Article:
During the ’68 season, while Ferraro was sitting on the Yankee bench watching Cox play third, he’d often sit next to another utility infielder on that same team, the veteran Dick Howser. The two became good friends and when Howser was named Yankee Manager in 1980, he made Ferraro his third base coach. That New York team won 103 games that year and captured the AL East Division crown. Even with that level of success, Steinbrenner had ridden Howser and his coaching staff hard all season long. The Yankees had to face the Kansas City Royals in the ALCS playoffs for the fourth time in five years.
New York lost the first game and were behind by a run with two outs the eighth inning of the second contest when Bob Watson hit a ball against Kauffman Stadium’s left field wall with Willie Randolph on first. Wilson played the carom perfectly but overthrew his cutoff man. In the mean time, third base coach Ferraro was signaling Randolph to try and score. KC third baseman, George Brett was in perfect position to field Wilson’s overthrow and he made a perfect relay to catcher Darrel Porter who tagged Willie just an instant before he made contact with home plate. The Yankees ended up losing that game and according to Bill Madden, author of “Steinbrenner: The Last Lion of Baseball,” the irate Yankee owner ran to the section of seats where the Yankee wives were watching the game and screamed at Ferraro’s wife that “her F’ing husband had cost New York the game.” He wanted Ferraro fired immediately and replaced by Don Zimmer. The whole embarrassing episode convinced Howser he could no longer work for Steinbrenner. Ironically, Ferrarro continued on as Yankee third base coach the following season. He later managed the Indians and Royals.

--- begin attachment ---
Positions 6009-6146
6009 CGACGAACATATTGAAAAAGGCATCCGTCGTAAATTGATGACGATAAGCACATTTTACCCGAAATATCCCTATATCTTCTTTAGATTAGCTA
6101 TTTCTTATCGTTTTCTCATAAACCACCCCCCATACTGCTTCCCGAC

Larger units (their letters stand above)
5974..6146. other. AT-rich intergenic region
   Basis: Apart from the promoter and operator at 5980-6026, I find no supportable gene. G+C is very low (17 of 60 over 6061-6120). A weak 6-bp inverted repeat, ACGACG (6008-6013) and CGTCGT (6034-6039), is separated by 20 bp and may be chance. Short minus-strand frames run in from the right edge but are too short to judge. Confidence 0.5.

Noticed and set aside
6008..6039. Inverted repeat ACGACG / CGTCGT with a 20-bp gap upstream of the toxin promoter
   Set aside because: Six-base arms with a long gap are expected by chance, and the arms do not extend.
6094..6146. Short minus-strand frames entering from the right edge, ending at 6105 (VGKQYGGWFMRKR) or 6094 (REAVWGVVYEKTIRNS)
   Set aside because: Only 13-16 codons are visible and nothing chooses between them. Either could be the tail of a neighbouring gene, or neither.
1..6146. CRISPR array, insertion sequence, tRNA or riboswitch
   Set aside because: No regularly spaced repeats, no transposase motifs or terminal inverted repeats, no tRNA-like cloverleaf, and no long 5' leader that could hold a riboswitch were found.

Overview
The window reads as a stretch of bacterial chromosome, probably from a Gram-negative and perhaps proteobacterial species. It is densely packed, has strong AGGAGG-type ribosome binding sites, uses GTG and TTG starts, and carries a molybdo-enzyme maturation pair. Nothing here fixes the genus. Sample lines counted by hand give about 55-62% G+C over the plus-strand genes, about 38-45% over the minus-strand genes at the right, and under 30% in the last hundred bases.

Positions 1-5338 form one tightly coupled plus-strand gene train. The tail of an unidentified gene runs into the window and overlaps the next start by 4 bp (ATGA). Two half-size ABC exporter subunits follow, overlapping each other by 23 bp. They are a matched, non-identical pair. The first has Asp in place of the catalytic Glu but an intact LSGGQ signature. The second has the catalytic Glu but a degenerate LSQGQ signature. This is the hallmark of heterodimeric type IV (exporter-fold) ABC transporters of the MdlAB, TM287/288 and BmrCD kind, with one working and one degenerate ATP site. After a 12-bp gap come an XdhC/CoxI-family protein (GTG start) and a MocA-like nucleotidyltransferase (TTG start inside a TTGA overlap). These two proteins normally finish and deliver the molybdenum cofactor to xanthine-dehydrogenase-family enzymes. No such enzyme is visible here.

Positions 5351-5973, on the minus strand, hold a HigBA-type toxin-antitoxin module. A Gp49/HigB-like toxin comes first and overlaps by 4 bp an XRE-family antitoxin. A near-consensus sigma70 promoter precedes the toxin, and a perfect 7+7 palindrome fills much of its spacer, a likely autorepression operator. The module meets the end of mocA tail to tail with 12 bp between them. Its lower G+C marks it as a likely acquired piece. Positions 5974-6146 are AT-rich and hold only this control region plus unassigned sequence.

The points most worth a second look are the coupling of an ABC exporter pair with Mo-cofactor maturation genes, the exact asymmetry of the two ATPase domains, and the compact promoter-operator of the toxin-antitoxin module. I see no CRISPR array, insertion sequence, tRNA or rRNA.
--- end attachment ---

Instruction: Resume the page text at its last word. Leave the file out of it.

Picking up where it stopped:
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During last year’s MLB playoffs, in addition to rooting for the Yankees I was also rooting for the Braves to beat the Giants in the ALDS. I had two reasons for wanting Atlanta to win. My wife’s Mom & Dad are huge Atlanta fans and watching Braves’ baseball is their very favorite thing to do. I’m also a huge Bobby Cox fan and he would be ending his outstanding managerial career as soon as the Braves 2010 playoffs were over. I wanted to see that career last until Atlanta made the final out against my Yankees in the 2010 Series. And if the unthinkable happened and the Braves and Cox happened to beat my favorite team in my dream 2010 Fall Classic, I’d probably only be depressed for one month instead of the normal four it took me to get over any other Yankee postseason defeat.